I need two knee replacements. Im going to play two more tournaments and then Im quitting'done, said Eaks, who was in a threesome with Sindelar and Andy Bean (69). Its not any fun at all. I wanted to come back and play here one more time before the curtain closes, so thats what I did, tried to make the best of it. I saw some good golf today, so that was worth it.
 
Im a 15 handicapper now. I cant practice anymore. I show up on Thursdays and play in the pro-am and try and play. But I can ride my Harley, though, and thats a good thing. At least Ive got that to look forward to.
 
Divots:
Because of the possibility of early morning fog on the weekend, the final two rounds will be played off two tees starting each day at 9:30 a.m. Tom Wargo withdrew because of a bad back. Although 40 players broke par, nobody carded an eagle.
 
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    Lesson with Woods fetches $210K for Harvey relief

    By Will GrayDecember 13, 2017, 2:51 pm

    A charity event featuring more than two dozen pro golfers raised more than $1 million for Hurricane Harvey relief, thanks in large part to a hefty price paid for a private lesson with Tiger Woods.

    The pro-am fundraiser was organized by Chris Stroud, winner of the Barracuda Championship this summer, and fellow pro and Houston resident Bobby Gates. It was held at Bluejack National in Montgomery, Texas, about an hour outside Houston and the first Woods-designed course to open in the U.S.

    The big-ticket item on the auction block was a private, two-person lesson with Woods at Bluejack National that sold for a whopping $210,000.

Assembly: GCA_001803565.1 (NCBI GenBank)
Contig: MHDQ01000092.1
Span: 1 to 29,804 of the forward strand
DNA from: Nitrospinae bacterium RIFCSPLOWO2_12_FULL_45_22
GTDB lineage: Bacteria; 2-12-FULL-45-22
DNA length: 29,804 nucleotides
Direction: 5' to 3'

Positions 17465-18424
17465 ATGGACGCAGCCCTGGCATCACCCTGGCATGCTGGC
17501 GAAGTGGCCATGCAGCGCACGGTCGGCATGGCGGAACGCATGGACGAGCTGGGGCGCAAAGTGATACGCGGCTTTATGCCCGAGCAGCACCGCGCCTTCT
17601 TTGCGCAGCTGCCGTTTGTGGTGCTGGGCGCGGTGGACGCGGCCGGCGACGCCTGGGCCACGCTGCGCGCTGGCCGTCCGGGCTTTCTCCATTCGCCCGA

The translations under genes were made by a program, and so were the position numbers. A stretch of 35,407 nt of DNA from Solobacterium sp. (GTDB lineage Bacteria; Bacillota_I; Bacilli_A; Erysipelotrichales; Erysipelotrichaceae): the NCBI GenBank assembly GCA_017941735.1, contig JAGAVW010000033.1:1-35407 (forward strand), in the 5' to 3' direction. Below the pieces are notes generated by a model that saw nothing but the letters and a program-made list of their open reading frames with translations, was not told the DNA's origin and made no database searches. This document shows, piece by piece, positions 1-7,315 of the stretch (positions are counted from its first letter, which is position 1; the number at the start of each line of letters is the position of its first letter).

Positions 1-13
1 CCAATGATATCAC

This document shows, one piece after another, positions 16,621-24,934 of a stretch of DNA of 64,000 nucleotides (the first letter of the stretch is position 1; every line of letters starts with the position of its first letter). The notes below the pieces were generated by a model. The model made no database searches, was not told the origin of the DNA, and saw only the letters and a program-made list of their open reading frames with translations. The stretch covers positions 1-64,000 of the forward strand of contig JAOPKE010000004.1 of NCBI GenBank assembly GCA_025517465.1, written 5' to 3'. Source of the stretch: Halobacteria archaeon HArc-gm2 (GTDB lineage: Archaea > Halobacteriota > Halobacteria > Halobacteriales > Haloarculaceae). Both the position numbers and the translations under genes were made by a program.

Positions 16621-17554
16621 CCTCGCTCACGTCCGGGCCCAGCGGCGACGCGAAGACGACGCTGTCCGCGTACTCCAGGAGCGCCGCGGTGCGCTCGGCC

Other participants included local residents like Stacy Lewis, Patrick Reed and Steve Elkington as well as local celebrities like NBA All-Star Clyde Drexler, Houston Texans quarterback T.J. Yates and Houston Astros owner Jim Crane.

    Stroud was vocal in his efforts to help Houston rebuild in the immediate aftermath of the storm that ravaged the city in August, and he told the Houston Chronicle that he plans to continue fundraising efforts even after eclipsing the event's $1 million goal.

    "This is the best event I have ever been a part of, and this is just a start," Stroud said. "We have a long way to go for recovery to this city, and we want to keep going with this and raise as much as we can and help as many victims as we can."

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    LPGA schedule features 34 events, record purse

    By Randall MellDecember 13, 2017, 2:02 pm

    The LPGA schedule will once again feature 34 events next year with a record $68.75 million in total purses, the tour announced on Wednesday.

    While three events are gone from the 2018 schedule, three new events have been added, with two of those on the West Coast and one in mainland China.

    The season will again start with the Pure Silk Bahamas Classic on Paradise Island (Jan. 25-28) and end with the CME Group Tour Championship in Naples, Fla., (Nov. 15-18).

    The LPGA played for $65 million in total prize money in 2017.

    An expanded West Coast swing in the front half of the schedule will now include the HUGEL-JTBC Championship in the Los Angeles area April 19-22. The site will be announced at a later date.

    The tour will then make a return to San Francisco’s Lake Merced Golf Club the following week, in a new event sponsored by L&P Cosmetics, a Korean skincare company. Both new West Coast tournaments will be full-field events.

    The tour’s third new event will be played in Shanghai Oct. 18-21 as part of the fall Asian swing. The title sponsor and golf course will be announced at a later date.

    “Perhaps the most important aspect of our schedule is the consistency — continuing to deliver strong playing opportunities both in North America and around the world, while growing overall purse levels every year,” LPGA commissioner Mike Whan said in a statement. “There is simply no better [women’s] tour opportunity in the world, when it comes to purses, global TV coverage or strength of field. It’s an exciting time in women’s golf, with the best players from every corner of the globe competing against each other in virtually every event.”